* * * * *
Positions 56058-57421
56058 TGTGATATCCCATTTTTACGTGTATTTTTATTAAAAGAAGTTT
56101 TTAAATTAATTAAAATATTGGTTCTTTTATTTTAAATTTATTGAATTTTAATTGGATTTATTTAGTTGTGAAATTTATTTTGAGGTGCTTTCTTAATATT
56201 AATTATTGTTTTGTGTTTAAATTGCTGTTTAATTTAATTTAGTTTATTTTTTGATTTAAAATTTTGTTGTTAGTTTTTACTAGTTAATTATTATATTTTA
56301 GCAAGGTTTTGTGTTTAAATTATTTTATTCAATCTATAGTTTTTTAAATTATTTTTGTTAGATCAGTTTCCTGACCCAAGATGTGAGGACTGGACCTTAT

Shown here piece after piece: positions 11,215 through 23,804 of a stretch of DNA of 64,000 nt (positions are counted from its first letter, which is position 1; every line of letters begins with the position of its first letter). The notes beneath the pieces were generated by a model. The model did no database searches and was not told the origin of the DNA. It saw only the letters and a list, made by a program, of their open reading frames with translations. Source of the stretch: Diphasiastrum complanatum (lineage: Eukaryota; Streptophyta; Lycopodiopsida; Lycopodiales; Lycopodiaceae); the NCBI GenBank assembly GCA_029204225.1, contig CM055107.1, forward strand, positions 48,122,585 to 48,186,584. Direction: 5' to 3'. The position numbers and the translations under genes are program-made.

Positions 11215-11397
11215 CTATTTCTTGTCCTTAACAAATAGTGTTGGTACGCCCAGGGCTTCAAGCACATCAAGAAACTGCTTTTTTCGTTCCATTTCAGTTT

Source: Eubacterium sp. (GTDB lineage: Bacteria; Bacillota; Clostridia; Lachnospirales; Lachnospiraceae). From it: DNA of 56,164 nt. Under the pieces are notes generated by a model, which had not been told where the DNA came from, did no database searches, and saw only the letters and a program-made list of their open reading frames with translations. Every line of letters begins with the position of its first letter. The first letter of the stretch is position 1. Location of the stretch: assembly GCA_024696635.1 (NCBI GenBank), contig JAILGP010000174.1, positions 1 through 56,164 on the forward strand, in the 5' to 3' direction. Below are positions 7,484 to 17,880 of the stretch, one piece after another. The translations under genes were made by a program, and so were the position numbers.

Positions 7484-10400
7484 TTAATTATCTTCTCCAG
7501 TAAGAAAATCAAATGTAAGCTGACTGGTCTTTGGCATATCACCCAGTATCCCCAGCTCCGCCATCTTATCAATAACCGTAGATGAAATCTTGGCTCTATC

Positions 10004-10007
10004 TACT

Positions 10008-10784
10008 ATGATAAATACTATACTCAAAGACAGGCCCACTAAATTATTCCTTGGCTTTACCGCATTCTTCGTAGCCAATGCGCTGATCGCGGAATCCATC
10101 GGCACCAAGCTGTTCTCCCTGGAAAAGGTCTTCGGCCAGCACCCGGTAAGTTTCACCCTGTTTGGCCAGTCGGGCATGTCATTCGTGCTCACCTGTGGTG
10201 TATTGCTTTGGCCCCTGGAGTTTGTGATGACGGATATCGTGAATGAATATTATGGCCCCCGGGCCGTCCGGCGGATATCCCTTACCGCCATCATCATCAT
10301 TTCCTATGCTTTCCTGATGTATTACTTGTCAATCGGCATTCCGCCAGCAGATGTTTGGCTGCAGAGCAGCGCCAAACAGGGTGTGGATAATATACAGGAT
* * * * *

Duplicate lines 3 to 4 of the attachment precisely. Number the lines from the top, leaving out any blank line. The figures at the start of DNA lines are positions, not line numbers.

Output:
56101 TTAAATTAATTAAAATATTGGTTCTTTTATTTTAAATTTATTGAATTTTAATTGGATTTATTTAGTTGTGAAATTTATTTTGAGGTGCTTTCTTAATATT
56201 AATTATTGTTTTGTGTTTAAATTGCTGTTTAATTTAATTTAGTTTATTTTTTGATTTAAAATTTTGTTGTTAGTTTTTACTAGTTAATTATTATATTTTA